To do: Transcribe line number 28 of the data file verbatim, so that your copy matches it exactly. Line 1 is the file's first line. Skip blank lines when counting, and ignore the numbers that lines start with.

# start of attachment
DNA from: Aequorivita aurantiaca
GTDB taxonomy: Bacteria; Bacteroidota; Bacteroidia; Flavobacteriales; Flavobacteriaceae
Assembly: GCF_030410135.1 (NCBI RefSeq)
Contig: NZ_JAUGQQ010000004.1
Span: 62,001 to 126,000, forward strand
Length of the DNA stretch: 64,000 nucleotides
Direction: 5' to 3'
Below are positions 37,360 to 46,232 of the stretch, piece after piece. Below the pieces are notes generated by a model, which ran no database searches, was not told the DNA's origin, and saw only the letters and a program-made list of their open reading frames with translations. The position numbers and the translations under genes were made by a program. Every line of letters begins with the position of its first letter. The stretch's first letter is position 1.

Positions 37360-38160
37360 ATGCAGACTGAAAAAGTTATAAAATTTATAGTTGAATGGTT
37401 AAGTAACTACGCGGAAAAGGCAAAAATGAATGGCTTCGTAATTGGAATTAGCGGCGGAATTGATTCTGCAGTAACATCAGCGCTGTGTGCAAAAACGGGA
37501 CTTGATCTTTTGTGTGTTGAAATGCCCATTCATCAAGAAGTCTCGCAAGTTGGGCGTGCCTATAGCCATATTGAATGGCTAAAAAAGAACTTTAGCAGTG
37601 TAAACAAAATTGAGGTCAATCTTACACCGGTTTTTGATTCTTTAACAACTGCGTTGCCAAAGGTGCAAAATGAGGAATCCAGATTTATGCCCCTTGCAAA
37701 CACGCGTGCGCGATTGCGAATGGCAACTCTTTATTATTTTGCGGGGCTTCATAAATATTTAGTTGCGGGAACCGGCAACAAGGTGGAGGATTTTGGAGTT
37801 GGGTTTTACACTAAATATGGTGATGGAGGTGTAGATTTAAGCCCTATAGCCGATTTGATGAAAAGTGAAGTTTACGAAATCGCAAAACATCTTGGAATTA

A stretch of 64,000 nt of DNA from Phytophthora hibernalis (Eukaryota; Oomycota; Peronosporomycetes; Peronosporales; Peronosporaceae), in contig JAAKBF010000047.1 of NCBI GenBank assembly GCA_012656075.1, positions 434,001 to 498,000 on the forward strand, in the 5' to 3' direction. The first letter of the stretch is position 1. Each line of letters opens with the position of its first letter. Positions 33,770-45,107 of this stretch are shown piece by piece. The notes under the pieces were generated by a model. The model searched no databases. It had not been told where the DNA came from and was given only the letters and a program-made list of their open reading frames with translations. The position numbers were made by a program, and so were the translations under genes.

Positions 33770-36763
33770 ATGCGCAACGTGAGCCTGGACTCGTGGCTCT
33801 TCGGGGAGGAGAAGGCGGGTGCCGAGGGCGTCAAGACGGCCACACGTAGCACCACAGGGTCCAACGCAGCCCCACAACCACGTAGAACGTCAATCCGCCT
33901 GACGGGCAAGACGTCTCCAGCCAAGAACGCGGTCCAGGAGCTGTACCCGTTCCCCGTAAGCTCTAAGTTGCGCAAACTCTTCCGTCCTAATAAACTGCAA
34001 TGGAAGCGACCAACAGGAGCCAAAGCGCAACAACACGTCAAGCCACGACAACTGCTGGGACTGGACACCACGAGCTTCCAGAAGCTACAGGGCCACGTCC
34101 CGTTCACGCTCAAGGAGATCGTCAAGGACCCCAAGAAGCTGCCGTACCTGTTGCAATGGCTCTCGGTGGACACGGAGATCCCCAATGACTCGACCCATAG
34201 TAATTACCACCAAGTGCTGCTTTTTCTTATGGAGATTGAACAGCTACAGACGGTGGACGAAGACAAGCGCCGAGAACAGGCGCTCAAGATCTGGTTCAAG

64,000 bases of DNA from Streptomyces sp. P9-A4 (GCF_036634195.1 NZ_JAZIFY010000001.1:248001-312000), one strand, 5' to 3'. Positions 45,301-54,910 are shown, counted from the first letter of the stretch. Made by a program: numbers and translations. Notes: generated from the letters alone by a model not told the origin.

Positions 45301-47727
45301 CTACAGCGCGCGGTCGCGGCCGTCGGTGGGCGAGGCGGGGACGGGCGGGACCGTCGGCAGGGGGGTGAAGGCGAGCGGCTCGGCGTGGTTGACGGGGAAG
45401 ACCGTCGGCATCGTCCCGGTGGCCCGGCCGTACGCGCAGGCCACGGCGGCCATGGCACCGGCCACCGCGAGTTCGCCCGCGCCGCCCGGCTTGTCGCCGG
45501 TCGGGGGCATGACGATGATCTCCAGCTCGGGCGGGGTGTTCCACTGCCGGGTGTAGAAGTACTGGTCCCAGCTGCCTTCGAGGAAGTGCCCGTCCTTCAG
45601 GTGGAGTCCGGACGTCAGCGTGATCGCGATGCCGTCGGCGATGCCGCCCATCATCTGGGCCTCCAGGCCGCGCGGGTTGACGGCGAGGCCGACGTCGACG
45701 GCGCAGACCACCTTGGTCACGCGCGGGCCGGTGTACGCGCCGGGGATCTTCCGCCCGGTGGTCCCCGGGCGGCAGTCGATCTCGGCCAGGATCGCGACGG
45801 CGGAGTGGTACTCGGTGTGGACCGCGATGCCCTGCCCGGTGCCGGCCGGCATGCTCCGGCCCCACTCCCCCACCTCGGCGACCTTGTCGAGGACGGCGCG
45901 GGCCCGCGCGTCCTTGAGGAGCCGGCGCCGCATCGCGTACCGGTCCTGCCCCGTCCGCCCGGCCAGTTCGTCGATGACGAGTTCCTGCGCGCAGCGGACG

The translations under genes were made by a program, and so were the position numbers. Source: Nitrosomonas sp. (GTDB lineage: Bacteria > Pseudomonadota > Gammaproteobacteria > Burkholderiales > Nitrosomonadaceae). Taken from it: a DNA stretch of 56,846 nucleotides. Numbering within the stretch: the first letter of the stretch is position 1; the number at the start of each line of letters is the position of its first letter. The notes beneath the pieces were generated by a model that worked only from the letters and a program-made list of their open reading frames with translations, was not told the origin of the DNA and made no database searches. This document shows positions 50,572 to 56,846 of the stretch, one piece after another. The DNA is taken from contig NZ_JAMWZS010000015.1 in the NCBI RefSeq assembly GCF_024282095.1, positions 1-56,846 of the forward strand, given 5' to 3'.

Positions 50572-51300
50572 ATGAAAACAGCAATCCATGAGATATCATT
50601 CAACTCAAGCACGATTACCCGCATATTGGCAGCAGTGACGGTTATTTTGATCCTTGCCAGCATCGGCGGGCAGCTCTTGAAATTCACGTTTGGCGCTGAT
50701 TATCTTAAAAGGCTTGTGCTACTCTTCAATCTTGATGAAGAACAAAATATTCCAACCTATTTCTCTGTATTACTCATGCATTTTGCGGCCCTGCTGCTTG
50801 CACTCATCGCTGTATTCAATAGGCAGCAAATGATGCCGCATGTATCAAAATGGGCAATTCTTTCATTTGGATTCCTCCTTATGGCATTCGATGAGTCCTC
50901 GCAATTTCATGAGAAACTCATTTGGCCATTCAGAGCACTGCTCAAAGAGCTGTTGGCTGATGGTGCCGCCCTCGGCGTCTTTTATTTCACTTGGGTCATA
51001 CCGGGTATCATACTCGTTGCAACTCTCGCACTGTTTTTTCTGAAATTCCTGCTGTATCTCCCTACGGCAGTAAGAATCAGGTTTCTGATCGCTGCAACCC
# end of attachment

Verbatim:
45501 TCGGGGGCATGACGATGATCTCCAGCTCGGGCGGGGTGTTCCACTGCCGGGTGTAGAAGTACTGGTCCCAGCTGCCTTCGAGGAAGTGCCCGTCCTTCAG